The objective of the current study was to evaluate the ability of short-term culture metabolite concentrations to predict extracellular matrix accumulation in long-term cultures. Primary porcine chondrocytes were encapsulated in varying formulations of chemically crosslinked, elastin-like polypeptide (ELP) hydrogel scaffolds. ELPs are artificial repetitive polypeptides, derived from a pentapeptide sequence in native elastin (Val-Pro-Gly-X-Gly, where X, termed the guest residue, may be any amino acid except proline).13,14 ELPs are attractive as 3D scaffolds, as they will undergo a reversible and thermally triggered phase transition that allows for convenient and efficient cell encapsulation.15

Further, recombinant expression of ELPs in Escherichia coli or other hosts ensures that they can be produced with precise control of molecular weight (MW) and the incorporation of precisely positioned chemical or enzymatic crosslinking sites.1618 ELPs have been crosslinked using amine-reactive crosslinkers,16,17,19,20 γ-irradiation,16,21 photoinitiated crosslinking,22 enzymatic crosslinking,23 as well as physical crosslinking and self-assembly.2427 The monodispersity of ELPs and their facile and precise crosslinking has allowed hydrogels to be synthesized with a well-controlled array of physical properties. For example, the mechanical properties of ELP hydrogels have been shown to be dependent on the amino acid sequence,19 the crosslinking system used,16 as well as the starting concentration of polymer and crosslinker.16,17,19,28

Prior work has shown that primary chondrocytes and progenitor cells are capable of synthesizing and accumulating cartilage extracellular matrix when encapsulated in ELP.15,23,29 In this study, ELP formulations were designed to contain lysine (K)17,19,28 to enable chemical crosslinking via a biologically benign, amine-reactive, trifunctional crossinker, β-[tris(hydroxymethyl) phosphino] propionic acid (betaine) (THPP).19 ELPs with a wide range of lysine residues can be crosslinked with this system within a clinically relevant time frame (<5 min),19 resulting in scaffolds with varying crosslink densities, mechanical strength, and elasticity.19,28 Chondrocytes entrapped within these crosslinked ELPs were evaluated for an ability to produce the matrix components proteoglycan and collagen, and assayed for production and consumption of relevant metabolites over a range of ELP formulations to test for relationships between these measures of long- and short-term culture. The resulting data were also used to test for differences in the chondrogenic performance of cells in varying ELP biopolymer scaffolds, toward the goal of screening a wide range of ELP scaffold compositions.

Materials and Methods

ELP synthesis

Genes for all ELPs investigated herein were available from previous studies.17,19,28 The nomenclature for ELPs provides the stoichiometric ratio of valines (V) to lysines (K) in the guest residue position (X in VPGXG) as well as the total number of pentapeptides in the polymer. For example, ELP [KV6]-56 denotes an ELP with a K:V ratio in successive pentapeptides of 1:6 and a total of 56 pentapeptides. Different K-containing ELP genes were chosen in this study to provide a wide variation in the crosslink density of the ELP hydrogels (determined by the substitution of V with K), MWs, as well as ELP architectures, as shown in Table 1. This was achieved by inclusion of five different ELP series: (1) the KV6 series, with a K:V substitution ratio of 1:6. These ELPs thus have a K-period of 7, meaning a lysine (crosslinking site) appears in every 7th pentapeptide; (2) the KV16 series, with a K:V substitution ratio of 1:16 (K-period = 17); (3) the KV2F series, an ELP having a K or F every 4th pentapeptide (K-period = 4); (4) the KV7F series, an ELP having a K or F every 9th pentapeptide (K-period = 9); and (5) a triblock ELP composed of [KV7F]-72–[VG7A8]-64–[KV7F]-72, with two identical outer blocks of [KV7F] that provide crosslinking sites that are separated by the [VG7A8] block that does not contain a lysine residue. The average K substitution across this entire polypeptide was calculated to be ~12. The triblock ELP copolymer was included in this study to increase the diversity of the architectures of the ELP and to thereby probe the possible impact of architecture on its performance as a tissue engineering scaffold. Both ELPs in series 3 and 4 were more hydrophobic by inclusion of the phenylalanine (F), as was the ELP triblock that apposed two hydrophobic blocks with a more hydrophilic block.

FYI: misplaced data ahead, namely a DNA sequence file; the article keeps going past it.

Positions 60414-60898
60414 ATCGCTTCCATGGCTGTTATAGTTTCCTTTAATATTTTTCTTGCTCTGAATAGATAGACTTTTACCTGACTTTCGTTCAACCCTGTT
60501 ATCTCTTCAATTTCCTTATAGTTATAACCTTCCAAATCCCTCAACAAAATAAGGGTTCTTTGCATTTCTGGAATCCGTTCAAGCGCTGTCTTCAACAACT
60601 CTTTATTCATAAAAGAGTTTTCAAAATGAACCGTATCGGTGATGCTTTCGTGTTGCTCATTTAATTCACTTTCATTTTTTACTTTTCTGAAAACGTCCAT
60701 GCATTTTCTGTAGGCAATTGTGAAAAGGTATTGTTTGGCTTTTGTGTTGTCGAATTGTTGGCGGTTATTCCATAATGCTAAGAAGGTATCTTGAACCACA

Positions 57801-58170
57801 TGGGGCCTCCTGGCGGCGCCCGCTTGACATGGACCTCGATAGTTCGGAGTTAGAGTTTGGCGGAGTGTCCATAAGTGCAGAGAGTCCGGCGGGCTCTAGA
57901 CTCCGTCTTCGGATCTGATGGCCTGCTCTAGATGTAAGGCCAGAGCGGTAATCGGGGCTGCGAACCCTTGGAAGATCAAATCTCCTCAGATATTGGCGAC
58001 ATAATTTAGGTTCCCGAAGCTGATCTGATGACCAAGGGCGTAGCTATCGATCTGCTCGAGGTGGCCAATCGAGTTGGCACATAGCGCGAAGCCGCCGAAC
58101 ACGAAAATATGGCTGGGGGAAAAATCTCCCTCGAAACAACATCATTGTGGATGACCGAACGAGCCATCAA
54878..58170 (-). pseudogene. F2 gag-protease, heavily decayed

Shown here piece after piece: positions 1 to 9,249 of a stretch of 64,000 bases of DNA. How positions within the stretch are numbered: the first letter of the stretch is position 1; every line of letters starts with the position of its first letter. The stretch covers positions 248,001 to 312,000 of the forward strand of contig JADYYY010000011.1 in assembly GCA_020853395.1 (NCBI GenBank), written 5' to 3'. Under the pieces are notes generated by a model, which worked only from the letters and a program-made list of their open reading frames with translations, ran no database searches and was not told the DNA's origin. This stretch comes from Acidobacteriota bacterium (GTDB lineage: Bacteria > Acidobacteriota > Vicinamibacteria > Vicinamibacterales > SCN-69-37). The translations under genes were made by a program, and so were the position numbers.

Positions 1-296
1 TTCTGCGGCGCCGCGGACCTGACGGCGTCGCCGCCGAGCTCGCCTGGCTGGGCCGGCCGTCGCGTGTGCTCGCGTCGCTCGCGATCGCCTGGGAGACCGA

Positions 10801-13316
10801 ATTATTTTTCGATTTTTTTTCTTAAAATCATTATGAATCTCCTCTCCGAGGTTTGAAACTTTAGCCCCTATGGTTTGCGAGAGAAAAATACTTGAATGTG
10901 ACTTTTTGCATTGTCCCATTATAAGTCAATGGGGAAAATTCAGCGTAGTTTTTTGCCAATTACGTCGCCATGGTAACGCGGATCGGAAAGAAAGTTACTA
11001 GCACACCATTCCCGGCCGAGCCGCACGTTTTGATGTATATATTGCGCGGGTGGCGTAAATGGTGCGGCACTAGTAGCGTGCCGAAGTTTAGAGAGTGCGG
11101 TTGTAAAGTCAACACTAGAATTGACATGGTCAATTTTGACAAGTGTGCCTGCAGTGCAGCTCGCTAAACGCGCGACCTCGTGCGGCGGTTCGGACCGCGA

Table 1.
ELP Formulations

ELPs were expressed from plasmid-borne genes in E. coli as previously described,17,19,28 and purified from E. coli lysate by inverse transition cycling, a nonchromatographic purification method that exploits the inverse phase transition behavior of ELPs and their fusion proteins.30,31 Typical yields of these ELP polymers were in the range of 200–400 mg ELP/L of growth media. All ELPs incorporated a C-terminal tryptophan residue for determination of the concentration of purified protein by UV–Vis spectrophotometry (Shimadzu Scientific Instruments UV mini 1240, Columbia, MD; ELP molar extinction coefficient at 280 nm of 5690 M−1 cm−1). Purified ELP proteins were concentrated to 100, 150, 200, or 250 mg/mL (Table 1) in HEPES-buffered saline and stored at −80°C until further use.